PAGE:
- Revising our DC code and guidance in light of the Government’s new governance standards and charge controls, our experience of operating the current code and the evolving landscape.
- Working with DWP to help develop regulations on the transparency of charges in DC schemes.
- Continuing to support the master trust voluntary assurance framework.
- In respect of public service pension schemes, we will survey each scheme to enable us to assess their features and status – we will report on this and set out our expectations for compliance standards in due course.
To promote security and good outcomes for members of work-based pensions
- In response to the recent changes to legislation governing DC pension provision, providing guidance where necessary to protect the security of member benefits, rolling out our regulatory approach to charge controls, and monitoring the developing market for DB to DC transfers.
- Developing our DB risk identification systems and processes so that we focus on the riskiest schemes and segments. We will also engage proactively with a small number of DB schemes prior to their recovery plan submission date.
- For DB pension schemes our focus will be to mitigate the biggest risks to DB scheme members and reduce risks of DB schemes entering the PPF. We will do this through developing our risk identification systems and processes so that we focus on the riskiest schemes and segments.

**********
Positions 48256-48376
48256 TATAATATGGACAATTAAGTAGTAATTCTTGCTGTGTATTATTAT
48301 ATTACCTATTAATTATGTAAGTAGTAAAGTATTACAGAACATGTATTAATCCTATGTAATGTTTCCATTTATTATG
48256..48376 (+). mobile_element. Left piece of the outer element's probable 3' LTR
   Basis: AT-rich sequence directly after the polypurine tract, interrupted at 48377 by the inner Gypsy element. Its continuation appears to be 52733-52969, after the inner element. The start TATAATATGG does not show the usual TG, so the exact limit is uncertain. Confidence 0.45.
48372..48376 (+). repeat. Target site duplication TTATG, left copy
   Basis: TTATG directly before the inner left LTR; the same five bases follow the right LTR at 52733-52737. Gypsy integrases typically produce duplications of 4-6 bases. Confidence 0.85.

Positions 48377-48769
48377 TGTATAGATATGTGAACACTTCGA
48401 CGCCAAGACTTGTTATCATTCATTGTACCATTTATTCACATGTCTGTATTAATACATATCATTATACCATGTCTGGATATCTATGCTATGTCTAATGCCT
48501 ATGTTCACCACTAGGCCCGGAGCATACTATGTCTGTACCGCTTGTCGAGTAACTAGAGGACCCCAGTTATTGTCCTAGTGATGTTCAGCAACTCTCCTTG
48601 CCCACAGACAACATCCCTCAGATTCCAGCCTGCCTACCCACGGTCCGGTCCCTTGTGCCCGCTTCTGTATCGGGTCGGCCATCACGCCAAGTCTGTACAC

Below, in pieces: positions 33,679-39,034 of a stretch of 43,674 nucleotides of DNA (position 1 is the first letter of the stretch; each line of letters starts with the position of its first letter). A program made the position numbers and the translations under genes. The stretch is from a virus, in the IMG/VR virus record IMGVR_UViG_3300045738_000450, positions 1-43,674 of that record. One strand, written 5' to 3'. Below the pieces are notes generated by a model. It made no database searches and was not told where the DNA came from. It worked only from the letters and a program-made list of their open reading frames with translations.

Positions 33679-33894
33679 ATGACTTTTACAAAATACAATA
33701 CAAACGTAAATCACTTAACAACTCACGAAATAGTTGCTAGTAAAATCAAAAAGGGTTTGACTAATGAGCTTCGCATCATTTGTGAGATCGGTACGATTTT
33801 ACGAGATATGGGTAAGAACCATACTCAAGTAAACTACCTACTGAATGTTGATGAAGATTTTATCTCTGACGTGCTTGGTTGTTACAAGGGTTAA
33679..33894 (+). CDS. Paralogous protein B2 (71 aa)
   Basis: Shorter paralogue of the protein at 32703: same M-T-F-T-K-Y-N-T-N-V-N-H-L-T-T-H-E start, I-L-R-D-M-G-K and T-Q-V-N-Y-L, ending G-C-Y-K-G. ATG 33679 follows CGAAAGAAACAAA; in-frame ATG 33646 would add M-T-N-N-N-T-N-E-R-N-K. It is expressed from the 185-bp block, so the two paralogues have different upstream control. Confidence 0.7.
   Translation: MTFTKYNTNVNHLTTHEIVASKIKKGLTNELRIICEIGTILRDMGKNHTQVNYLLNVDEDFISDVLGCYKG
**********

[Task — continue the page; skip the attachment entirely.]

- Identify pension scam cases where we expect our intervention to cause maximum disruption to the key orchestrators.
- Working with DWP to develop the emerging policy on automatic transfers.
- Working with EIOPA on the development of a stress test for DB and DC schemes.
To promote employer compliance with their pension responsibilities
- Continuing to focus on education and raising awareness among employers with fewer than 50 workers of their duties, using our enforcement powers where necessary to enable workers to get the pensions they are due.
- Working with the external adviser market to improve their knowledge and understanding of automatic enrolment.
- Developing strategies for a group of DB schemes which, due to the relative size of the scheme deficit when compared with the ability of the sponsoring employer to fund the scheme, may not be sustainable in the long term.
To improve our organisational efficiency and effectiveness
- Seeking to transform our business infrastructure and evolve our flexible and agile workforce.
- Identifying areas where digital engagement can add value and create efficiencies. Upgrading our IT infrastructure and developing the new capabilities required, resulting from the changes to the regulatory landscape.
2. The overall budget for 2015-16 is £76 million. The funding of regulation is derived from two main sources: a grant-in aid from the DWP which is recoverable from a levy on pension schemes relating to Pension Act 2004 duties, and a separate grant-in-aid from general taxation specifically relating to the automatic enrolment programme arising from Pension Act 2008 duties.
3. The Pensions Regulator is the regulator of work-based pension schemes in the UK. We have objectives to: protect members’ benefits; reduce the risk of calls on the Pension Protection Fund (PPF); to promote, and to improve understanding of the good administration of work-based pension schemes; to maximise employer compliance with automatic enrolment duties; and to minimise any adverse impact on the employer’s plans for sustainable growth (in relation to the exercise of the regulator’s functions under Part 3 of the Pensions Act 2004 only).
Katherine Long 01273 811859
Matt Adams 01273 662086